The concept of off-the-grid living has become so popular that a whole new realm of real estate is developing. Real estate agents typically refer to the evolving genre as sustainable communities, off-grid colonies, or intentional communities. Regardless of what they are called, catering to the needs of preppers and survivalists is becoming big business.
Finding the perfect spot of land to use for off-the-grid living or homesteading can be a challenging yet exciting task. Those preppers and survivalists who do not mind being lumped in with other prospective buyers can browse the attributes of such properties during an “open land” tour.
Just as communes began dotting the landscape during the late 1960s and early 1970s, off-the-grid communities are beginning to emerge in North and South America today. The Citadel is just one such community garnering headlines recently. Real estate agents in rural areas are used to keeping boots in the back of their SUVs to show large tracts or farmland and Amish homesteads, but the off-grid colonies take the concept of “hiking” while showing property to an entirely new level.
While some off-the-grid folks prefer to live in solitude and keep their primary or bug-out location quite private, others are embracing the idea of a sustainable community and resource sharing concept. The level of “roughing it” varies widely in each off grid community. Most all largely rely on solar power to accomplish at least some of their career and homesteading tasks.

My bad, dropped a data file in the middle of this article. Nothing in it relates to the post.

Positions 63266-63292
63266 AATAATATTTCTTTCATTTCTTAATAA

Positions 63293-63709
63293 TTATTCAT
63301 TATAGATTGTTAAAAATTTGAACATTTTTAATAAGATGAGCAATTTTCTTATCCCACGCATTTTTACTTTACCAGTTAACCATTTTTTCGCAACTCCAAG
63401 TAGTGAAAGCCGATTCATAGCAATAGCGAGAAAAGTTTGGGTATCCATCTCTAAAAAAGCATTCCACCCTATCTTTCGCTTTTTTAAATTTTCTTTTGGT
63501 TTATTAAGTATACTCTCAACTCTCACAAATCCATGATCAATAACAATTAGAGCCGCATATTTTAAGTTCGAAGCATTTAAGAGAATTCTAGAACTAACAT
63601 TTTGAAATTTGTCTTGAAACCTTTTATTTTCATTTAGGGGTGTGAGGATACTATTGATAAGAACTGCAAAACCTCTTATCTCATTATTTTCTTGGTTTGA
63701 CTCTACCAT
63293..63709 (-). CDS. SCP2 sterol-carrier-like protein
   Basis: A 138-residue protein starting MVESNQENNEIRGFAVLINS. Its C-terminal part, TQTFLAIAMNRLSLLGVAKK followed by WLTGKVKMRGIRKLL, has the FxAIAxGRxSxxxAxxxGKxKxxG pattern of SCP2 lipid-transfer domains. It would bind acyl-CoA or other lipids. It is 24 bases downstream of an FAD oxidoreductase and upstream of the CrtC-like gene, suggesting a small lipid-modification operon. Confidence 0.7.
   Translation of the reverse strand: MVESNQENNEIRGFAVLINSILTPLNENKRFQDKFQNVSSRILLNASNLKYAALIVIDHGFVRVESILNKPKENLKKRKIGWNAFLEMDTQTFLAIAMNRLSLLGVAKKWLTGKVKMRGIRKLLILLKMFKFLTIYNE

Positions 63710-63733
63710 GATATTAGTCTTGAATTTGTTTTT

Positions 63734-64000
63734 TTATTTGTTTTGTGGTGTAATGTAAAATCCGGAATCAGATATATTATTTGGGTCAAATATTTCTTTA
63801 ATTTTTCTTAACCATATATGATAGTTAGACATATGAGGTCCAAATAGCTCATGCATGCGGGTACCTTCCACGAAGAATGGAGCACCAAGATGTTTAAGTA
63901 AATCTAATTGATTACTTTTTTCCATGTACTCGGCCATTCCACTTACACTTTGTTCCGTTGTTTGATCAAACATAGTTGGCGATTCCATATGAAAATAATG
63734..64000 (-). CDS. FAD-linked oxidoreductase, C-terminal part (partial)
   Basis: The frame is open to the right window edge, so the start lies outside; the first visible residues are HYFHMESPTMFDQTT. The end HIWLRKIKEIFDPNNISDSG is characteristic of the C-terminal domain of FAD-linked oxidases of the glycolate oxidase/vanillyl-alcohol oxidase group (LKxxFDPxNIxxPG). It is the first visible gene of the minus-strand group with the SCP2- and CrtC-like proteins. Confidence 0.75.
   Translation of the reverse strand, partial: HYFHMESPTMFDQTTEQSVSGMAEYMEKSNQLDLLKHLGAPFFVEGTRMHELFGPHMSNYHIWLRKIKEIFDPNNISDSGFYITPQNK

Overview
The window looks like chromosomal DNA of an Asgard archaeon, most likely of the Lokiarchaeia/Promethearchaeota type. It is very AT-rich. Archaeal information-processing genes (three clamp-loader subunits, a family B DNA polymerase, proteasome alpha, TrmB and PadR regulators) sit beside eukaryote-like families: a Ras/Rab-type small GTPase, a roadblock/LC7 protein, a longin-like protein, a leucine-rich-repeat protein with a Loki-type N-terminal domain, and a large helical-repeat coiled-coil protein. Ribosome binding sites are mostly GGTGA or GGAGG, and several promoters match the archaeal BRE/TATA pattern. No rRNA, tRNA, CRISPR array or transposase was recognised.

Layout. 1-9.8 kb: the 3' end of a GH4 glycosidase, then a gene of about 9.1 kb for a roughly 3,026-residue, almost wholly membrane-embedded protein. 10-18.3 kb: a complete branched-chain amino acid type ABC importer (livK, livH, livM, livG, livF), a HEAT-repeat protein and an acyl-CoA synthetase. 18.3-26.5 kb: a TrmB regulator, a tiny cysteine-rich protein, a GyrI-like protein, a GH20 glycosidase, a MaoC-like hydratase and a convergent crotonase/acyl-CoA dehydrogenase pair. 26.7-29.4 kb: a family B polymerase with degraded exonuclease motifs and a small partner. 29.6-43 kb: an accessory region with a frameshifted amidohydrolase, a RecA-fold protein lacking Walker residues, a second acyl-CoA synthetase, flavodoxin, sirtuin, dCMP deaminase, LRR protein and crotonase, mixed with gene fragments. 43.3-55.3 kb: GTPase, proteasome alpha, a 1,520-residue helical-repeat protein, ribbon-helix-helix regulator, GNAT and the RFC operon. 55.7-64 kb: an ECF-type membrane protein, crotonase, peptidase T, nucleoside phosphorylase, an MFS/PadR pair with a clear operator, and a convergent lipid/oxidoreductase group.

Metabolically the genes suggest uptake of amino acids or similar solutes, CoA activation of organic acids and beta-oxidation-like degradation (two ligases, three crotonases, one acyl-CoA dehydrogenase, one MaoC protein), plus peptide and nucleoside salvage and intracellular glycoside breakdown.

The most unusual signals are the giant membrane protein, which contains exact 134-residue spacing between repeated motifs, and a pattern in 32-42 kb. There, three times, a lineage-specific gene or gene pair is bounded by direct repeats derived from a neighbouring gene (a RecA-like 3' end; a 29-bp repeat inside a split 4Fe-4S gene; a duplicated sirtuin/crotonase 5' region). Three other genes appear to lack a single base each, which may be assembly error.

A 2006 USA Today report noted that 180,000 American households were living off the grid. Although more recent comprehensive statistics are not readily available, the tens of thousands of dollars being spent on acquiring land and advertising off-grid colonies indicates that the number has grown significantly.
Documentary filmmaker Nick Rosen interviewed some off grid colony inhabitants when gathering research for his book, Off the Grid: Inside the Movement for More Space, Less Government, and True Independence in Modern America. Rosen discovered what most of us already knew: some off-grid folks are preppers seeking to enhance self-sufficiency skills in case of a man-made or natural disaster; other off-the-grid homesteading families are environmentalists looking for a more sustainable way of life. Of course, there can easily be some crossover between the two groups; a love and respect for the land is not a mutually exclusive concept.
The Earthaven off-the-grid community consists of about sixty people and thirty-five buildings. The Black Mountain, North Carolina colony garners energy by both hydropower and solar panels. The hydropower is generated via the micro-hydro system that was set up in Rose Branch Creek. Roof water is used for crop irrigation. The 320-acre sustainable community reportedly hopes to ultimately include fifty-six homes sites and 150 people.
Breitenbush is an off-grid colony in Detroit, Oregon – not Michigan. The 154-acre property includes the Breitenbush Hot Springs Retreat and Conference Center. The idea of running a business and inviting the public to roam about probably won’t appeal to most survivalists and preppers, but the strictly environmental off-grid fans might enjoy the sixty-person community. Geothermal wells are used to generate heat, and a hydropower plant offers electricity.
The Dancing Rabbit community in northeastern Missouri is deemed an eco-village and is part of a land trust. All of the adult residents are self-employed and work in the local community or telecommute. The sustainable community residents include midwives, teachers, builders, gardeners, and even massage therapists.
Posts about starting off grid communities are growing more and more frequent on social networks and online survival and prepper forums. Although there might not be such a community established in all fifty states yet, they could change relatively quickly. Do you like the idea of being part of an off-grid community, or do you prefer remaining on your own land and inviting on a select few to join you if disaster strikes?